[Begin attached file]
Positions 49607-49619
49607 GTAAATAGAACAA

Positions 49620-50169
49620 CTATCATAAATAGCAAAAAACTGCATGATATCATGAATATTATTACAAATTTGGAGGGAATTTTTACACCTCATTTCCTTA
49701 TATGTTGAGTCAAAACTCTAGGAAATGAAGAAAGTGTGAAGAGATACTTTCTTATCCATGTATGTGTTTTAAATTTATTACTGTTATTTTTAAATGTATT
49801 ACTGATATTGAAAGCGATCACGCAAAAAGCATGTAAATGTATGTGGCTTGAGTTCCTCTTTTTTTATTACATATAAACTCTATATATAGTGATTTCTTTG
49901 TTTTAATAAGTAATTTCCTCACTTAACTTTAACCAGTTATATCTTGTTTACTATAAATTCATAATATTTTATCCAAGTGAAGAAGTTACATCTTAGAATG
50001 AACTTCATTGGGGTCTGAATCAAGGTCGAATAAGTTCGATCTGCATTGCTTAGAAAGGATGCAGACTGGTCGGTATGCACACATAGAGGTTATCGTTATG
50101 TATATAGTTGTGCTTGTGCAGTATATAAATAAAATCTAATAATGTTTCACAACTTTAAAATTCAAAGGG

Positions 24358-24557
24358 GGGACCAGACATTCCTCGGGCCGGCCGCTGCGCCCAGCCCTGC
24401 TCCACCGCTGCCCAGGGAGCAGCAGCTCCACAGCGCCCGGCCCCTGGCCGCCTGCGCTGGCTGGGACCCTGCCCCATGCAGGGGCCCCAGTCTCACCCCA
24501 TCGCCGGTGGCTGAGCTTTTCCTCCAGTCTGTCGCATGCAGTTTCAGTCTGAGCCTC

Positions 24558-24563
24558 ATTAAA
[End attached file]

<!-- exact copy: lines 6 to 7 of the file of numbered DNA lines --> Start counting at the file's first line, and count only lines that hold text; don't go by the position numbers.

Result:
49801 ACTGATATTGAAAGCGATCACGCAAAAAGCATGTAAATGTATGTGGCTTGAGTTCCTCTTTTTTTATTACATATAAACTCTATATATAGTGATTTCTTTG
49901 TTTTAATAAGTAATTTCCTCACTTAACTTTAACCAGTTATATCTTGTTTACTATAAATTCATAATATTTTATCCAAGTGAAGAAGTTACATCTTAGAATG